One of the biggest challenges we have here on the Internet is hearing marginalized and underrepresented voices, especially those across the digital divide. You can’t amplify voices online that aren’t online.
While all of the young people I talked to used the Internet and most had regular access via a tablet, smartphone, or laptop, none had blogs or tumblrs or YouTube channels, and none had social network interactions with people outside their IRL social networks. I’m sure there are English-language tumblrs from Ethiopian students (although I haven’t been able to find any today), but almost all voices—even highly educated and privileged ones—from the world’s poorest countries go completely unheard online.
(And when we do hear them, it’s usually through an intermediary: videos edited by someone else, transcripts of interviews, etc. It’s not direct participation in the conversation by, for instance, posting to tumblr or reblogging HIMYM gifs. [The students I spoke to agreed that HIMYM is the best American show they have on TV, although a couple said that watching TV was a waste of time and a distraction from studying, to which I said HAVE YOU SEEN PHINEAS AND FERB BECAUSE IT IS TOTALLY EDUCATIONAL.])
Anyway, all of this is a long preamble to say: Earlier today I met with a 20-year-old law student who helped found an organization in Ethiopia devoted to empowering women and ending gender-based violence. (I’ll include her talking about her work in a video soon.)
The organization does fundraisers so the poorest women at the university can have access to contraception, and every year they have a Blood Drive for Mothers, where many students donate blood to combat maternal death. (Post-partum hemorrhaging is a too-common cause of death among Ethiopian women.)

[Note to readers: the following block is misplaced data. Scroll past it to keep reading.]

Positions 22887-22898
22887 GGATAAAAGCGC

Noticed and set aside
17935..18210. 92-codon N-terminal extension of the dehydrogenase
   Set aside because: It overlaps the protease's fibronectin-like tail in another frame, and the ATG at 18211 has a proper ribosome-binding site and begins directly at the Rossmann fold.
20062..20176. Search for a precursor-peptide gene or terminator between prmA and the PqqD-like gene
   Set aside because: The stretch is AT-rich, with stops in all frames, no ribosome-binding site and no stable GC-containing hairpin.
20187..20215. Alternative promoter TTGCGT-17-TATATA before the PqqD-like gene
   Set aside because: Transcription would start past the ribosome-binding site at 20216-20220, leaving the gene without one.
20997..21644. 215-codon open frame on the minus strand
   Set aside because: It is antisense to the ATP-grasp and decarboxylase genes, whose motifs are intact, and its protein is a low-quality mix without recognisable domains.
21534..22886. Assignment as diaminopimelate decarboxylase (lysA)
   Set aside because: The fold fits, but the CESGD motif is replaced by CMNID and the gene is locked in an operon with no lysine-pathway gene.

We often think of global charity as people from rich countries giving money to people from poor countries. But the real story is much more complicated (and much more exciting!); we just don’t hear those stories often, because organizations like the one founded by the young woman I met don’t have YouTube videos or tumblrs.
Broncos or Seahawks? YOU DECIDE
I don’t really have that much of an interest in either of these American football teams, so I’m auctioning off my support through Firstgiving.
I will GIVE MY EVERYTHING for your team. I will say TERRIBLE THINGS about your opposition. I will praise your team’s every effort.
Plus, Save the Children is an amazing organization and your donations are tax deductible.
Q:JOHN JOHN IM GETTIN A CHRISTMAS CARD FROM WHEEZY I'M SO EXCITED also i had to explain to my mother that ye aren't all thieving corrupt people when i told her about p4a. THAT IS ALL IM SO ODJDOSJF (this isn't a question) (oops)
But on this topic:
Parents are right to be concerned about charitable initiatives on the Internet. But the Project for Awesome is not a scam. We’ve been doing this for six years. We’ve distributed money to organizations like Save the Children, kiva, Partners in Health, the Harry Potter Alliance, and many more.
100% of the proceeds from the Indiegogo campaign will be distributed to charities chosen during the Project for Awesome. The Foundation has no overhead—everyone who works on it, from the Board of Directors to the people who pack up calendars and mail them to you*—volunteer their time.
So donate, if you can afford to! The indiegogo is already over $25,000, and hopefully this will be the biggest and best p4a yet. And remember, EVERY DOLLAR donated up to $50,000 will be matched by our generous anonymous donors. Yay!
* Full disclosure: In many cases, the people mailing calendars and the Board of Directors are the same people.